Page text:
This article originally appeared in the July/August 2013 issue of Food Manufacturing.
The Food Manufacturing Brainstorm features industry experts sharing their perspectives on issues critical to the overall food industry marketplace. In this issue, we ask: What steps can food manufacturers take to reduce energy costs?
1. Continuously check your basic systems for new technology. Food manufacturing facilities often have the following basic systems: compressed air, hot water, steam systems, lighting and HVAC. Consider new LED lights in place of fluorescents or adding VFDs to larger electric loads. Today’s technology is advancing so rapidly with regard to energy reduction that we recommend a periodic review of these systems — perhaps every 12 to 18 months. What was installed even just a few years ago should be re-examined and possibly upgraded.
2. Cooling load energy reduction. Food manufacturing facilities which produce perishable products require some type of refrigeration systems. Whether the refrigeration is required to cool, freeze or simply store products, the associated equipment may involve several thousand horsepower. Energy users this large offer numerous opportunities for energy savings.
SSOE engineers with refrigeration design and operating experience are able to perform an evaluation of a system that targets energy savings and utility incentive opportunities. This assessment begins with an evaluation of existing system operating conditions as well as capacity requirements, equipment selections and pipe sizes. The control strategy for refrigeration systems is also evaluated for opportunities to reduce energy consumption through condenser fan and pump cycling, compressor staging, reduced discharge pressure operation, defrost timing and methods, use of variable frequency drives and adjustments for seasonal operating conditions.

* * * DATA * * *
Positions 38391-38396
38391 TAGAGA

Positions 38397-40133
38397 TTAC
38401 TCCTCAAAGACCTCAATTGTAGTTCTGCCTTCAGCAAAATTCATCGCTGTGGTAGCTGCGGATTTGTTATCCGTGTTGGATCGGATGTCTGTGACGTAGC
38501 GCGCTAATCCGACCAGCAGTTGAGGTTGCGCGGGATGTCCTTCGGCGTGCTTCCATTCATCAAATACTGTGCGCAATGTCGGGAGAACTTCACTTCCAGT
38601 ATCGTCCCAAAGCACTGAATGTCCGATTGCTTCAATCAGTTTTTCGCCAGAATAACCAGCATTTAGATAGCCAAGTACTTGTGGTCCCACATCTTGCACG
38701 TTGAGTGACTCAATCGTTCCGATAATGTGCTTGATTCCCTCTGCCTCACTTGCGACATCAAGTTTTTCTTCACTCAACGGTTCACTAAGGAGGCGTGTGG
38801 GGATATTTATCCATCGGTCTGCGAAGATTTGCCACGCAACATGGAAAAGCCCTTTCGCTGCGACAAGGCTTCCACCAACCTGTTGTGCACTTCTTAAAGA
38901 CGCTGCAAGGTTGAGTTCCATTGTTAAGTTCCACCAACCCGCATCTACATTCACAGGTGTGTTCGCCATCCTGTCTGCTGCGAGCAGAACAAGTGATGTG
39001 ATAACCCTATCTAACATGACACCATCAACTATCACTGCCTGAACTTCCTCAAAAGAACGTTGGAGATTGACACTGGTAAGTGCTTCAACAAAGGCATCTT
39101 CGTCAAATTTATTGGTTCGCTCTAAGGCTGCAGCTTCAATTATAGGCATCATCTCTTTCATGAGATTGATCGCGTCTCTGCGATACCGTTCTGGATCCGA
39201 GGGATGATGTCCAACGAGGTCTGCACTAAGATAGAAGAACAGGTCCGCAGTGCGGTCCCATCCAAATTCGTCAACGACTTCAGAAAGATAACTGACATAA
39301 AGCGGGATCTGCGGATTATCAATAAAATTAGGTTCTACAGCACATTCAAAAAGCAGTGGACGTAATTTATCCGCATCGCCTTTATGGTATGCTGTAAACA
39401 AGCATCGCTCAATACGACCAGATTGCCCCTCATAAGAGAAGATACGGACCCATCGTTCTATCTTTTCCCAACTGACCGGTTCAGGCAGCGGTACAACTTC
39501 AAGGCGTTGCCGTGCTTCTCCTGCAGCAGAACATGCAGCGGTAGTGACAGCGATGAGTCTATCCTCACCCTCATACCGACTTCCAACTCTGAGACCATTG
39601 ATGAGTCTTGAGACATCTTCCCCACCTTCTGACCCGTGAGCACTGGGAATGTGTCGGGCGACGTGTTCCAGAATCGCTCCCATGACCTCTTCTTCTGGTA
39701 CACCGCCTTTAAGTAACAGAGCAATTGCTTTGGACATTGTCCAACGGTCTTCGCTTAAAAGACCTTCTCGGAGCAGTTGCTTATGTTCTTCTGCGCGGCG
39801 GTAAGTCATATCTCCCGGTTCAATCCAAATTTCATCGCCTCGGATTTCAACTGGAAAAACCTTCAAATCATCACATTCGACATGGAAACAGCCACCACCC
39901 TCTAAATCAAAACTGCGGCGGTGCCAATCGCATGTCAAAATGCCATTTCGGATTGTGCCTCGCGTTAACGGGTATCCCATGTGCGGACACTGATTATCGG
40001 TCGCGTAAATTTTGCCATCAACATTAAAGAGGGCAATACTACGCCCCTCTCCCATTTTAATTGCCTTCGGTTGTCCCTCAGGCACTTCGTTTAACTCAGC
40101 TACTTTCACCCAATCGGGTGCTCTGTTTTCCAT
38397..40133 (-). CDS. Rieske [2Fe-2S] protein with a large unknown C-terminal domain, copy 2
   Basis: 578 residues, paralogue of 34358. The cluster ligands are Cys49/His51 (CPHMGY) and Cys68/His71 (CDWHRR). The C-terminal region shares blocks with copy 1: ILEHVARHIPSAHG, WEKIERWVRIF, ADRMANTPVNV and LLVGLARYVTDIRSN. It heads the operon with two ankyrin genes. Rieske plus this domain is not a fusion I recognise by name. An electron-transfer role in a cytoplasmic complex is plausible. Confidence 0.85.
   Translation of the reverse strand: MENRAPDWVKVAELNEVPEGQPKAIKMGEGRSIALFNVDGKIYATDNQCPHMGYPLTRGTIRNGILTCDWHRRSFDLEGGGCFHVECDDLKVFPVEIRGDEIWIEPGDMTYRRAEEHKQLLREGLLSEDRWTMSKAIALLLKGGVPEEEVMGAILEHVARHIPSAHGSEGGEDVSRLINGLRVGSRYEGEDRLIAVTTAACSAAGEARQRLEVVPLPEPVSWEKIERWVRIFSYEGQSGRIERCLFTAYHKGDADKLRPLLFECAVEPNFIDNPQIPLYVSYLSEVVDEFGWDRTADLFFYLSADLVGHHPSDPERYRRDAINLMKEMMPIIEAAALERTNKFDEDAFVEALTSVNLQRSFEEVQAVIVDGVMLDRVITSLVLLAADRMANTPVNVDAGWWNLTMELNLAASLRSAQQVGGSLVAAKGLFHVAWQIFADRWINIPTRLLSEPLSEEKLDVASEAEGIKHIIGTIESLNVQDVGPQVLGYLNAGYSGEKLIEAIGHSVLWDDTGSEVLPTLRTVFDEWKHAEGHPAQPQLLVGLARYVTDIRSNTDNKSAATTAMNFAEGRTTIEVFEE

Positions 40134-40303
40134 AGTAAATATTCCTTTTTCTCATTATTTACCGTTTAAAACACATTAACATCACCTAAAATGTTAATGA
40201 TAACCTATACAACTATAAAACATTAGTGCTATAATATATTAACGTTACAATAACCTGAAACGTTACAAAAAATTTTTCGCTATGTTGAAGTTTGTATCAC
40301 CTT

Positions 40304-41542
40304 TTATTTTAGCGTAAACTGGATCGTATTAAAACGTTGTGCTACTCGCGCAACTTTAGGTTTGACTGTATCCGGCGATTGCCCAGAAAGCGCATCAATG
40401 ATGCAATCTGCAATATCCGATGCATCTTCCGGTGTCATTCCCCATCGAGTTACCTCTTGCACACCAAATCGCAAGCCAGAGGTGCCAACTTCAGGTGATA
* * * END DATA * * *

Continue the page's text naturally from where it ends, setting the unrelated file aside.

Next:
An energy assessment may take several days to several weeks, depending on the size of the system and the accuracy of system documentation and drawings. SSOE has found that the engineering costs for these services typically will total only a fraction of energy savings.
3. Utility incentives. Numerous electric and gas suppliers offer rebates and other incentives to reduce energy consumption. Switching to an interruptible gas supply for boilers and adding a back-up fuel may present an attractive option for consideration.